Quick Takes: Ousted President's Call for Compassion, Biden Takes on Bryn Mawr, Jane Fernandes Gets New Job, Intelligent Design in Tenure Case, A Year in the Trees, Paying for Wills, Basic Education Worldwide

December 3, 2007
  • William Frawley, who was fired as president of the University of Mary Washington in April, shortly after twice being charged with driving under the influence, offered his perspective on what happened -- and criticized the Virginia university's board -- in an article Sunday in The Washington Post. In "I Needed Help, Not Ostracism," Frawley wrote that he had for years tried to self-treat an undiagnosed case of depression with "compulsive work" and, just prior to his downfall, with alcohol. He described in the article an unwillingness by trustees to let him get help, and a quick push to get rid of him. A spokeswoman for the university said that the institution had no response to the article.
  • Sen. Joseph Biden, the Delaware Democrat whose presidential campaign isn't taking off, appeared to insult Bryn Mawr College last week, but it's unclear what he was trying to say. In explaining why he wears an American flag pin, Biden said that he was recently challenged about the pin after a speech in Boulder, Colo. According to an account in The Washington Post, Biden said that the critique of his pin came from a "very attractive woman who looked like she just finished a sociology course at Bryn Mawr College, if you know what I mean." The Post reported that "judging from the blank reaction, most in his audience appeared not to." Inside Higher Ed asked David Karen, sociology chair at Bryn Mawr, if he knew what the senator was talking about. Karen's e-mail reply: "I don't know what the senator means. But if Senator Biden is implying that sociology students at Bryn Mawr College are 'very attractive' and more liberal than he is, I wouldn't spend any time trying to disabuse him of that notion." Biden's comment is also being analyzed at Scatterplot, a sociology blog.
  • Jane K. Fernandes, who last year was named as the next president of Gallaudet University but was then denied the position after students protested her appointment, has a new job. The University of North Carolina at Asheville announced Friday that she will be its next provost. Fernandes served as provost at Gallaudet for six years. While she is deaf, many students questioned her commitment to the deaf rights movement and to their ideas. Since she lost the Gallaudet presidency, Fernandes has been circumspect about what happened, but in an interview with The Asheville Citizen-Times, Fernandes said that she had been a victim of deaf politics. She noted that an increasing number of deaf children these days grow up with hearing implants that lead their parents and medical professionals to see no need for them to learn sign language. Fernandes said she wanted to make Gallaudet more "inclusive" to the "diversity" of deaf people, but that protesters wanted a focus on deaf, sign-language oriented culture. Today, Fernandes said she wishes Gallaudet well, and believes that "everything works out for the best" and that she now has a "dream job." (Most of the comments by Fernandes on Gallaudet are not in the article, but are about midway though the audio of the interview that accompanies it.)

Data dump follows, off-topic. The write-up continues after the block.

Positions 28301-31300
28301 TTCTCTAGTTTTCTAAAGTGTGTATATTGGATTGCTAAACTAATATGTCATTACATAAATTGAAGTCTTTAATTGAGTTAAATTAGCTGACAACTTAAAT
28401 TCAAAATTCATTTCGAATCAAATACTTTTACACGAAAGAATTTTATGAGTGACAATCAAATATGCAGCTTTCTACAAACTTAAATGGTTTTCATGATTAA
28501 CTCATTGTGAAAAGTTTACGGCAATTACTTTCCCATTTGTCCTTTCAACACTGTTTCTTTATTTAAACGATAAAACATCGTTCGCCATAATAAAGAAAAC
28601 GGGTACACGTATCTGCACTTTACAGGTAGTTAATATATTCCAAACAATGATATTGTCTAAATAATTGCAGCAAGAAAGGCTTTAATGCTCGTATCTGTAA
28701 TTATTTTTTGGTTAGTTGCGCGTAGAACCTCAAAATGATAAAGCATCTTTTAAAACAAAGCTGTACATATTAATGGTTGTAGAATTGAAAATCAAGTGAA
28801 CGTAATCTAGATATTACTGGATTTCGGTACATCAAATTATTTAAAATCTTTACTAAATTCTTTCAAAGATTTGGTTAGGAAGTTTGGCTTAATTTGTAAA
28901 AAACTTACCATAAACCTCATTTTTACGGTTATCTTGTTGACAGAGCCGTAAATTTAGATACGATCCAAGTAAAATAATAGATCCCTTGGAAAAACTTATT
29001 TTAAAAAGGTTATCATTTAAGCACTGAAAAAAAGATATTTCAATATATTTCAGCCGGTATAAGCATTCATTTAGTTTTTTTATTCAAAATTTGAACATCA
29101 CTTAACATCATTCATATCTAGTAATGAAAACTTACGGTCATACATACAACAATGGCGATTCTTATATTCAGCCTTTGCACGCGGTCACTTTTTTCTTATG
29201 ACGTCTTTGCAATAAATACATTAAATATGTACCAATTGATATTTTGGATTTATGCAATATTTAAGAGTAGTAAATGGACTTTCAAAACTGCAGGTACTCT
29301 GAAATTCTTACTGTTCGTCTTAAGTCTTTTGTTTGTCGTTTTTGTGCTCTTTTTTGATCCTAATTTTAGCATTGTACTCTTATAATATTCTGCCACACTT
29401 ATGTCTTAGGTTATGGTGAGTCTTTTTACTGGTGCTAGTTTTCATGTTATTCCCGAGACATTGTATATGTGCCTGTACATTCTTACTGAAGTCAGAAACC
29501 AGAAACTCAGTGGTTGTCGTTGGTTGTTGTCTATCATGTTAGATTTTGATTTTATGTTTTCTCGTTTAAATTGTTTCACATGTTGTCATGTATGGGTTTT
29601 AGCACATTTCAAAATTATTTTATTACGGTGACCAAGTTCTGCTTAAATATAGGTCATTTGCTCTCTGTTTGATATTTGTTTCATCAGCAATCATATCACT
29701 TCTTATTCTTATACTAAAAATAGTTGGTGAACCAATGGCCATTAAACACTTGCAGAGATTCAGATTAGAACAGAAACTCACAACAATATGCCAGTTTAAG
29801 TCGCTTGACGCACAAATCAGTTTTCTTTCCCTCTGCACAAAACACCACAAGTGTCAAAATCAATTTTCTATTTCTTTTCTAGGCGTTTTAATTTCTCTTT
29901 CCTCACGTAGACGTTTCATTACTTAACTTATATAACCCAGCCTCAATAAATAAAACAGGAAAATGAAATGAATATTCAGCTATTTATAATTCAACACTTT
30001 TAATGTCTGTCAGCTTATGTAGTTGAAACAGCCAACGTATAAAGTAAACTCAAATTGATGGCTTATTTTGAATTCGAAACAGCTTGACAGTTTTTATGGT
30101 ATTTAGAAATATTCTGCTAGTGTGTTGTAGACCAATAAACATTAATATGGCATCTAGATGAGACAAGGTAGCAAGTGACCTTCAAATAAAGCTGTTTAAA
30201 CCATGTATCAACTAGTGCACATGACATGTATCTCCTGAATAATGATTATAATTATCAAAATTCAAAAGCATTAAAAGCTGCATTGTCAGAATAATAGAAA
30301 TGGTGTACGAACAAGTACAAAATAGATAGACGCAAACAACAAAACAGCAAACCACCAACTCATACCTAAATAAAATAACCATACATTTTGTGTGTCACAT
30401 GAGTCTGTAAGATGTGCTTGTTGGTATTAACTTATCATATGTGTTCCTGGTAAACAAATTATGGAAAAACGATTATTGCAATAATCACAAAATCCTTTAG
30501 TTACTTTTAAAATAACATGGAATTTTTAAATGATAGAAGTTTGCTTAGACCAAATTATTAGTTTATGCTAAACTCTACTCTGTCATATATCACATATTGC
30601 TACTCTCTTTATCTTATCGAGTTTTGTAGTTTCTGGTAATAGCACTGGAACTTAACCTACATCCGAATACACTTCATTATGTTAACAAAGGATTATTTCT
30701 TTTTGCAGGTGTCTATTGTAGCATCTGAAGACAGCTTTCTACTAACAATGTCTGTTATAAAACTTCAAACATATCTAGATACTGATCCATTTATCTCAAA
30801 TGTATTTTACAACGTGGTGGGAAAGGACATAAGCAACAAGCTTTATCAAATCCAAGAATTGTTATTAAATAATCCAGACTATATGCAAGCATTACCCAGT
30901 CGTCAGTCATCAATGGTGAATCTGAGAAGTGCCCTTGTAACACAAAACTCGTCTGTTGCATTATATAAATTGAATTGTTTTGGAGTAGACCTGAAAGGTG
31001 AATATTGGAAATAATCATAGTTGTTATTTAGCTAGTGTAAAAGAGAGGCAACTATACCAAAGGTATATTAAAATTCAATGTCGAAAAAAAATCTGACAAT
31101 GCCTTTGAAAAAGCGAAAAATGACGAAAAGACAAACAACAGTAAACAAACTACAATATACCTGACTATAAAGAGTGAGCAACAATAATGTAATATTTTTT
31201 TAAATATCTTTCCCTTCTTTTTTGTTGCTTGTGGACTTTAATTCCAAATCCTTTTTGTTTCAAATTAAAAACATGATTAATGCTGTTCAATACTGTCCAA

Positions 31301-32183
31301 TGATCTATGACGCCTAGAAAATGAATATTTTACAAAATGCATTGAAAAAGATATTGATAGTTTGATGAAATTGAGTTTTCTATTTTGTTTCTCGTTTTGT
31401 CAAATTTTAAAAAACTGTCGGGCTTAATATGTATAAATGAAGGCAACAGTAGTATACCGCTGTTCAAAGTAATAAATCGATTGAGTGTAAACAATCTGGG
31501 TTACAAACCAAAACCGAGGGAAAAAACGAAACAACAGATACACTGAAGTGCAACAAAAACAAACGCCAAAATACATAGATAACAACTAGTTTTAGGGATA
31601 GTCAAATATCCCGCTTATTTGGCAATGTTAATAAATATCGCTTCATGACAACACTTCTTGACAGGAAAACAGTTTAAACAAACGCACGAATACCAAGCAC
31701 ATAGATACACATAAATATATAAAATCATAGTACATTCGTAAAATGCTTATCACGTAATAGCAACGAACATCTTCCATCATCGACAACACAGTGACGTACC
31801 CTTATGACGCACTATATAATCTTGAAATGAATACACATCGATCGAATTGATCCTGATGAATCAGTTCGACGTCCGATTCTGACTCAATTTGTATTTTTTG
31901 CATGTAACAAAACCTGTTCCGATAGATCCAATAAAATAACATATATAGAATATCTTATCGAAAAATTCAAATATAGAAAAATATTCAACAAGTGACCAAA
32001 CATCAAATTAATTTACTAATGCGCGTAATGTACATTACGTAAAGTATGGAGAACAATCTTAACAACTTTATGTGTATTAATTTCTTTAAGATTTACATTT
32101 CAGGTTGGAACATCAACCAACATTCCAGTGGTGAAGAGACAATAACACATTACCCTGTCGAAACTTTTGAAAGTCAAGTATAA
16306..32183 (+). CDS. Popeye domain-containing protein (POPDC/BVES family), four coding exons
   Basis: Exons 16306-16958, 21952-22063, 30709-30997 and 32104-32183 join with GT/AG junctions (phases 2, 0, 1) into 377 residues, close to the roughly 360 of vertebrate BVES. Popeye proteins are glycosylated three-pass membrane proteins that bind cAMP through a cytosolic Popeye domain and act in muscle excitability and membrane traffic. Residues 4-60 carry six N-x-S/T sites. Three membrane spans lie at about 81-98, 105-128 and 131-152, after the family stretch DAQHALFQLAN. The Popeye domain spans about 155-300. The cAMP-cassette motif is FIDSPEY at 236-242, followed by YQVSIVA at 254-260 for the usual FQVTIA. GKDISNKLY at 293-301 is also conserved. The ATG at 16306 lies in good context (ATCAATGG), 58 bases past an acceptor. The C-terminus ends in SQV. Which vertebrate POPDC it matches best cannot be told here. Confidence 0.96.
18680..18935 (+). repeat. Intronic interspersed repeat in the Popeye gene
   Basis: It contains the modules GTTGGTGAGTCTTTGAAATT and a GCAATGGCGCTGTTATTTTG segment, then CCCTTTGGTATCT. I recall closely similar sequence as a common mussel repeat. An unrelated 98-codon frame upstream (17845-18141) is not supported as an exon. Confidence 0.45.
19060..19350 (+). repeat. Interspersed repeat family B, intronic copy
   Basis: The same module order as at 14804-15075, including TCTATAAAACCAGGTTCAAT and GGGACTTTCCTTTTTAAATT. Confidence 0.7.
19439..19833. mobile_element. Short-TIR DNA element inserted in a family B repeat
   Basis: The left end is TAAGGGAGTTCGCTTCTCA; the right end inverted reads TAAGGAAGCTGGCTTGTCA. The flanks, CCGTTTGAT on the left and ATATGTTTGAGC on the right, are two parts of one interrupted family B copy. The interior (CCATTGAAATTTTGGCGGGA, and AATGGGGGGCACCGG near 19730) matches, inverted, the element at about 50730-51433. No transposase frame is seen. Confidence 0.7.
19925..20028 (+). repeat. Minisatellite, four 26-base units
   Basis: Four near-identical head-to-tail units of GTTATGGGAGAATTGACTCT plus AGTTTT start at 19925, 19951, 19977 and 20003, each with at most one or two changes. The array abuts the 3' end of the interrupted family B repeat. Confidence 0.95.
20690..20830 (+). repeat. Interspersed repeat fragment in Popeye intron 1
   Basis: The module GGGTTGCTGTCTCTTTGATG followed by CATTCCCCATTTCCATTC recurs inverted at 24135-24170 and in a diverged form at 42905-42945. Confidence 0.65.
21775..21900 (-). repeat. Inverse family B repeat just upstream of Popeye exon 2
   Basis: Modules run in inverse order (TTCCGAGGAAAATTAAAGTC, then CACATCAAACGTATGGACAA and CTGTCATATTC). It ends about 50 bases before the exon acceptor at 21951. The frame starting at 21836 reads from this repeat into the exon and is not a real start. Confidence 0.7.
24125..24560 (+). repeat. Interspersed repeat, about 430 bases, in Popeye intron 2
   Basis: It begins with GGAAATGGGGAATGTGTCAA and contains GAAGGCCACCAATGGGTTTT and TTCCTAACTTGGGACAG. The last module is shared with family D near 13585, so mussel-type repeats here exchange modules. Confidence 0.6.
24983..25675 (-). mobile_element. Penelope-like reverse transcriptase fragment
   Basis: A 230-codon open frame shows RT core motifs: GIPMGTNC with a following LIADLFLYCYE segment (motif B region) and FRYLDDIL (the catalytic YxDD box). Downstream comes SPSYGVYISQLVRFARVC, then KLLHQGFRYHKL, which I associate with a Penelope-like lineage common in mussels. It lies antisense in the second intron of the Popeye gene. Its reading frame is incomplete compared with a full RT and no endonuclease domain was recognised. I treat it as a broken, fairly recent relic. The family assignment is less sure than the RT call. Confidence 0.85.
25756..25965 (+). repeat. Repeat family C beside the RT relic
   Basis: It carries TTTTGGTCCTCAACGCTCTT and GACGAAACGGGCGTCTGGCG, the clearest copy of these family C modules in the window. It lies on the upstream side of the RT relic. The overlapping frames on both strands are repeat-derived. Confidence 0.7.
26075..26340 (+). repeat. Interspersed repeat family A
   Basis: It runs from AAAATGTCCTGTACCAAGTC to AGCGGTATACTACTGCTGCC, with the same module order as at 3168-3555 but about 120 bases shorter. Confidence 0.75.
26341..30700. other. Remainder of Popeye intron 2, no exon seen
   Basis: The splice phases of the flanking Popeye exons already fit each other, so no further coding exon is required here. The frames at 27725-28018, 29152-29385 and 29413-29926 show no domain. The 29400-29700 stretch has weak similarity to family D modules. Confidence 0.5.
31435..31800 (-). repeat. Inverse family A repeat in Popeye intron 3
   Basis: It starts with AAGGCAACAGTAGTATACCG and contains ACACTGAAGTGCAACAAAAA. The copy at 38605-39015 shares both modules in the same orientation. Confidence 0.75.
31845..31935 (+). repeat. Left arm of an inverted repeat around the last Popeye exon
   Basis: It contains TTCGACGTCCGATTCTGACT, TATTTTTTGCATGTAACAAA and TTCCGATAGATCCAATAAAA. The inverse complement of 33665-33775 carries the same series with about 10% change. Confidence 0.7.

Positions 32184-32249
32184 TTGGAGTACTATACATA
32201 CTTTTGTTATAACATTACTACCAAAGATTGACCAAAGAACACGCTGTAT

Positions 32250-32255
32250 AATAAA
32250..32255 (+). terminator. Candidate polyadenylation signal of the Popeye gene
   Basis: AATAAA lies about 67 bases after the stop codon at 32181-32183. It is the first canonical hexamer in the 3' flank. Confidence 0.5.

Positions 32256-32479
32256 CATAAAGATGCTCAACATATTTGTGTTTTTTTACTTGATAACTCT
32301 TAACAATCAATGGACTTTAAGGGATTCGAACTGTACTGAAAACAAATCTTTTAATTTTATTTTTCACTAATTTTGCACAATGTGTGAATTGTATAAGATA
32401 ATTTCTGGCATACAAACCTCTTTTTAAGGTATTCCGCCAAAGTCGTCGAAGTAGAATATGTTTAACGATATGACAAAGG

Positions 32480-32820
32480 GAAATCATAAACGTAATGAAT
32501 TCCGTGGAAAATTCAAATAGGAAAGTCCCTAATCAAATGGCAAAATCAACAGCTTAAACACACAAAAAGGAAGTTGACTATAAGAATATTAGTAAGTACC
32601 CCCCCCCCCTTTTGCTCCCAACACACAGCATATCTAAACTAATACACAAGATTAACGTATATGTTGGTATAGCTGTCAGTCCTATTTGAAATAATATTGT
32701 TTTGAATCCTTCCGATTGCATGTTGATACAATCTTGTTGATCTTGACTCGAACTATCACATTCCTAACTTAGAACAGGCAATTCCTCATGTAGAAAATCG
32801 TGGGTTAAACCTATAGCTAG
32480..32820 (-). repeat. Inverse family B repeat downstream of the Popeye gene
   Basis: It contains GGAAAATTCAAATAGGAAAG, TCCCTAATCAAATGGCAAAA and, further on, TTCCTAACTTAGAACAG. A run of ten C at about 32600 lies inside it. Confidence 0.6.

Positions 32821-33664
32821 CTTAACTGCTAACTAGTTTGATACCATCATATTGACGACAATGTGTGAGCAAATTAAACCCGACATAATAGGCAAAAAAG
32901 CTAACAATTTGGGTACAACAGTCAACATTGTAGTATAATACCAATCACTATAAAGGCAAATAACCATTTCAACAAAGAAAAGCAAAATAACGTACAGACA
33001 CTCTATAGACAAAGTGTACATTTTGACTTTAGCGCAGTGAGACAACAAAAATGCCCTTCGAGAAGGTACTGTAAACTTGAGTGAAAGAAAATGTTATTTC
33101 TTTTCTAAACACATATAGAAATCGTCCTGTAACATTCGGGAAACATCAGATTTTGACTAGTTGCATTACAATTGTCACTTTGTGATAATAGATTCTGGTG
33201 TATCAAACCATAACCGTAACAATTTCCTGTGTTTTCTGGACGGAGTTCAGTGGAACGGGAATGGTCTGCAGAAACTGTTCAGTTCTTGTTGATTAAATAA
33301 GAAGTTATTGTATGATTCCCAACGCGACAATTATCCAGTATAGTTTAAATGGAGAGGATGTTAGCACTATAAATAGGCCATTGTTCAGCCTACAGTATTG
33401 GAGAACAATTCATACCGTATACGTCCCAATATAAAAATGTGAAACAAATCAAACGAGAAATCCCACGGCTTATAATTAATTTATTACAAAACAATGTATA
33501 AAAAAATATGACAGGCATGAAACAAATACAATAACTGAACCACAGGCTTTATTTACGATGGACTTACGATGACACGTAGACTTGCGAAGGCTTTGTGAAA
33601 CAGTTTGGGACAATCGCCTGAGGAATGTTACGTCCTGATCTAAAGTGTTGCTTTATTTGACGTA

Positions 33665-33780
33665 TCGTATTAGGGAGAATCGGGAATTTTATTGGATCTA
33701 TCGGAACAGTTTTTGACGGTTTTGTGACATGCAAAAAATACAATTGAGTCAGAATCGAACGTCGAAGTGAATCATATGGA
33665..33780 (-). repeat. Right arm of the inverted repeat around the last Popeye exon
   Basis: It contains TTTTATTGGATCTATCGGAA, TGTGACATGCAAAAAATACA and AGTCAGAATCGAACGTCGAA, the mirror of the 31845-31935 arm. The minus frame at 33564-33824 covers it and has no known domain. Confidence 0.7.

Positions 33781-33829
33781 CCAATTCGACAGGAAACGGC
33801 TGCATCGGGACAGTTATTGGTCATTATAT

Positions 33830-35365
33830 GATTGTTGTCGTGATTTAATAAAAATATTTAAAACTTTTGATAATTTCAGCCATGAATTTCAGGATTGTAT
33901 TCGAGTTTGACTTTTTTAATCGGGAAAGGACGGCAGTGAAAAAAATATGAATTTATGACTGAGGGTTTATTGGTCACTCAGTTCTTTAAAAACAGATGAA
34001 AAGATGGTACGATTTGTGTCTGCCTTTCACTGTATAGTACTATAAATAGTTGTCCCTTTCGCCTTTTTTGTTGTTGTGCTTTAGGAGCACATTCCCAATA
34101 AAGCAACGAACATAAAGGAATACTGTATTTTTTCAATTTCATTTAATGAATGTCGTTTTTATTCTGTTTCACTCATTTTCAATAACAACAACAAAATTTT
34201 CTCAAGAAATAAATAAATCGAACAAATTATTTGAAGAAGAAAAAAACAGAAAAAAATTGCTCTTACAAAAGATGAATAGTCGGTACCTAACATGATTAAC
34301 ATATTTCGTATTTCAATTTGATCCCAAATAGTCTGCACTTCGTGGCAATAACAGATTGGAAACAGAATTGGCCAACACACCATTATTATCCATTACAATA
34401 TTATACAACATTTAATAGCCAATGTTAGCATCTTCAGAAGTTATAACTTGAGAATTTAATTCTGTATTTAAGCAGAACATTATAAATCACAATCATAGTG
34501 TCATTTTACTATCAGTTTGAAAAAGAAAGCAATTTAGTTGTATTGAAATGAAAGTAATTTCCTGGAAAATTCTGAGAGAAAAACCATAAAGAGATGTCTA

• E-mail exchanges among faculty members in physics and astronomy at Iowa State University indicate that they did discuss -- critically -- Guillermo Gonzalez's support for intelligent design before rejecting him for tenure, The Des Moines Register reported. While intelligent design has been widely discredited in the scientific world, Iowa State has said that Gonzalez's views on the topic were not the reason he was denied tenure -- a position the university reiterated after the release of the e-mail.
  • "People's Perch" -- the nickname of protesters sitting in trees they want to protect from a planned sports facility at the University of California at Berkeley -- is celebrating its first anniversary. The San Francisco Chronicle reported that the protest may be the "longest running urban tree-sit." The university isn't celebrating. They say that Berkeley's security and related costs for the protest are $367,000.
  • Lindenwood University, in Missouri, has a new approach to fund raising: It will pay for alumni to have their wills written, provided the institution receives a bequest of at least $1,000, The St. Charles Journal reported.
  • The University of Louisville on Sunday night announced that the $200,000 Grawemeyer Award for Music Composition would go to Peter Lieberson, for "Neruda Songs."
  • The United Nations Educational, Scientific and Cultural Organization is reporting mixed success in the middle of a 15-year campaign to help developing nations offer basic education to all. On the positive side, a report on the campaign noted increases in primary school enrollments of 36 percent in sub-Saharan Africa and 22 percent in south and west Asia. But the report found primary school tuition continues to be a major obstacle for students, and relatively minimal progress in countries reaching gender parity for basic education -- which lags significantly for girls in many nations.
  • Search for Jobs


    • Viewed
    • Commented
    • Past:
    • Day
    • Week
    • Month
    • Year
    Back to Top